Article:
"Collectors, fans and friends will have the opportunity to bid on ebay for cameras shot by Gus Van Sant, Laurie Anderson, Alan Cumming, Lucy Liu, Debbie Harry, Scott Heim, Jill Clayburgh, Charles Busch, Todd Oldham, John Cameron Mitchell, Peter Berlin, and more than a hundred others!
"The launch party will be held Tuesday, May 16th, at 7 p.m., at the new Leslie/Lohman Art Gallery at 26 Wooster Street, in New York City."
I think admission is something like 20 buckaroos if you don't have an invite. But I think there's an open bar! If you're there, come up & say hi; if not, make a bid on ebay (starting on May 16th) if you want! (Some of the other photo-takers include folks like Martha Plimpton, Bruce La Bruce, Miranda July, Rick Moody, the dudes from Pansy Division, Mike Diana, Wayne Koestenbaum, Jake Shears of the Scissor Sisters, Lori Petty, Heather Matarazzo, Justin Bond from Kiki & Herb, and a bunch of porn stars and COLT models.)
And oh yeah, the shots in my 'Scott Heim' camera took a canine theme--I couldn't decide what to shoot, so I took guidance from a recurring dream I'd had about being a German shepherd. "Cape Cod in the spring, from a dog's eye level."
(Above: let me just add that I'm totally overjoyed to be named in the MIX NYC press release, especially since I'm listed right between Debbie Harry and Jill Clayburgh. Sigh.)
May 11, 2006
At last, at last: LOWLIFE, one of my all-time favorite bands, has released its back catalogue on cd, and have their songs available for download on iTunes. I never thought this would happen--I thought I'd forever be resigned to listening to Diminuendo (my favorite of all their albums, a gorgeous, melancholy, chilly-autumn-day sort of record, an album I played probably 300,000 times while in college) on vinyl only. Luckily I was wrong!
Recently I told a friend about this band, and when he asked me what they sounded like, I couldn't come up with adequate comparisons. They've got singer with a deep bass, almost gothic, sexy voice. Lots of guitar echo. Heavy, overdubbed basslines and great, tight-snare drumming. I guess if you like 80s postpunk stuff like Comsat Angels and The Chameleons, or some of the bands on early Factory and/or 4AD labels, and also if you're into the layered guitar sounds of 90s shoegaze bands like Ride and Chapterhouse, you have a slight idea of where Lowlife fits musically. I suppose they have even more in common with the Cocteau Twins, though, considering that bassist Will Heggie played on the GARLANDS album before forming Lowlife.
The band now has a detailed, nostalgic website created by folks obviously as swoony about them as I've always been. Here's the wikipedia entry on the band. And here's some (slightly misguided) reviews at the Trouser Press site. And they also have a myspace page. If you're inclined to check them out, there's a new "greatest hits" package called Eternity Road, but I'd recommend heading to iTunes for the individual albums. Some of my personal favorite tracks: "Swing"; "Ragged Rise to Tumbledown"; "As It Happens"; "A Sullen Sky."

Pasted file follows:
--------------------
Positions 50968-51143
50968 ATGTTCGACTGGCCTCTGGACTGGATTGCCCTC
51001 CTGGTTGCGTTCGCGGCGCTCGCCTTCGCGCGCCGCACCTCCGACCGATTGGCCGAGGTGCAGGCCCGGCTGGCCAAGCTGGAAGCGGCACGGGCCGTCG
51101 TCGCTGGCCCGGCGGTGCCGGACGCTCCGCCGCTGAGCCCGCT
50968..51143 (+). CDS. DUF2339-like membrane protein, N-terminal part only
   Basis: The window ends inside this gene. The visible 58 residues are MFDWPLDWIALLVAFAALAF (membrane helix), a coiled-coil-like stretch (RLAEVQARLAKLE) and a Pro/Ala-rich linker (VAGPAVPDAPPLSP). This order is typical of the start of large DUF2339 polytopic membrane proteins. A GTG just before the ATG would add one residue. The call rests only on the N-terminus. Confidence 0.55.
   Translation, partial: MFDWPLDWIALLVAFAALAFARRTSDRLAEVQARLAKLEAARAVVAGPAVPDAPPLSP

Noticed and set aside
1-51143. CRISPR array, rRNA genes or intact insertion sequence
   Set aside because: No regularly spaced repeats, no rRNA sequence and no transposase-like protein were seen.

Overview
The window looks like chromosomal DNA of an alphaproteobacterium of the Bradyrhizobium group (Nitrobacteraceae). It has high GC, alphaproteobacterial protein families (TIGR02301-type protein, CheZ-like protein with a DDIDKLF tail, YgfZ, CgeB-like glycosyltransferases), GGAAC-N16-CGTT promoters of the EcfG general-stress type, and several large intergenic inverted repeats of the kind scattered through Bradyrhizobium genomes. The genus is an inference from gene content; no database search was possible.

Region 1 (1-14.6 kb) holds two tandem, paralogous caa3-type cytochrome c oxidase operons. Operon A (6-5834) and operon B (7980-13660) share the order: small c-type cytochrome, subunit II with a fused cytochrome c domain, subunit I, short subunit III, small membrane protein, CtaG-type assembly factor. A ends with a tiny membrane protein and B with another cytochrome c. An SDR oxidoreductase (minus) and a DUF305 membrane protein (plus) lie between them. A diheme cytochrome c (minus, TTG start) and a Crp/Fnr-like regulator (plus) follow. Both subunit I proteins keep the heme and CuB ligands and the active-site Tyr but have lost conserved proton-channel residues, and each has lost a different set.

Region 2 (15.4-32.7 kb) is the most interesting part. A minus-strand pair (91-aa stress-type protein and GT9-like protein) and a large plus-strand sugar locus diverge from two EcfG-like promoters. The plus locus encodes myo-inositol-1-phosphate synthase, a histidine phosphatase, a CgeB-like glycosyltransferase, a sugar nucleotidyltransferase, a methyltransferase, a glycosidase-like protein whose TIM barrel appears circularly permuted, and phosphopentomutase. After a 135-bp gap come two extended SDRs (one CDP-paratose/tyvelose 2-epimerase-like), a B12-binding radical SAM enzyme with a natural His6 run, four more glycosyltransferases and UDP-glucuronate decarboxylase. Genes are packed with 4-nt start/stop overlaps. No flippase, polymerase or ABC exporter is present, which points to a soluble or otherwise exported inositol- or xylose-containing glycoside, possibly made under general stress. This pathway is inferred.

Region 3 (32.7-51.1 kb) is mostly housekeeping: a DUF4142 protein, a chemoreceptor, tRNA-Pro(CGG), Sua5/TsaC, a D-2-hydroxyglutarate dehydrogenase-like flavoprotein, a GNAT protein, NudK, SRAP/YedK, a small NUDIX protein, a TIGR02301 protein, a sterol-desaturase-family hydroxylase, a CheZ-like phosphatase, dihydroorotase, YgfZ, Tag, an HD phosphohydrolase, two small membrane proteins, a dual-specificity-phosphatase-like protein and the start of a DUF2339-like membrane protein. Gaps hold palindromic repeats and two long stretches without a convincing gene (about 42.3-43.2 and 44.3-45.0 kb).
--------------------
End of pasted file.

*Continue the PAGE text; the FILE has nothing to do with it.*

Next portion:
May 09, 2006
...to my #1 and my one and only, Michael Lowenthal.
May 08, 2006
My trip to Belgium was A-OK. The Festival Livresse folks were good to me and the other participants, and it was swell meeting everyone and eating excellent food and drinking good beer, beer, and more beer, and taking part in the panel discussions. (Some of the other writers involved: Scottish novelist Laura Hird; French philosopher / writers Bruce Bégout and Sylvère Lotringer; Finnish graphic novelist Marko Turunen; French novelists David Bessis, Daniel Charneux, and Dominique Fabre; and the French editor & publisher Laurence Viallet, whose house produces books by the likes of Samuel Delaney, Dennis Cooper, Peter Sotos, and Kathy Acker).
Charleroi, the town south of Brussels where the festival was held, isn't exactly the most beautiful small city in Belgium, but the townspeople were exceptionally friendly. Nearby Brussels, on the other hand, was gorgeous, with a really amazing Place Royale, great secondhand CD shops, and sublime chocolatiers (ie, Galler was one of my favorites--curry chocolates! rosepetal and violet!!--but also very expensive).
Best of all, on the last day I was there, I met up with Christophe Grosdidier, my great friend and also my French translator, and he and his pal Guillaume whisked me (on a gray, drizzly day) off to Bruges--or Brugge if you're Dutch--which turned out to be almost miraculous in its beauty and charm. (That's G. and C. & their umbrellas, above, along with a picture of a rather soaked Me in the main Bruges square.)
In between eating way too much, drinking too much beer, and babbling about literature during the festival, I also spent some time in the stellar art museums, ie the Modern in Brussels, where I got to see lots of amazing Flemish landscape paintings and also stuff like James Ensor and Fernand Khnopff as well as Francis Bacon's nightmarish POPE WITH OWLS (above left) and Jacques Louis David's THE DEATH OF MARAT (above right) in the flesh, so that was pretty f@#$ing cool for an ex-art-history-major like myself.
So, yeah, Belgium was the reason for my silence. Below are a few more photos from the trip (including, photo #4, a shot of the interior of the Livresse festival space with its zillions of books on display... AND ALSO photo #3, the country's national symbol, a pissing child, believe it or not. MUCH more imaginative than a silly bald eagle). I'll write more tomorrow, because it will be May 9th, a particularly special day for me....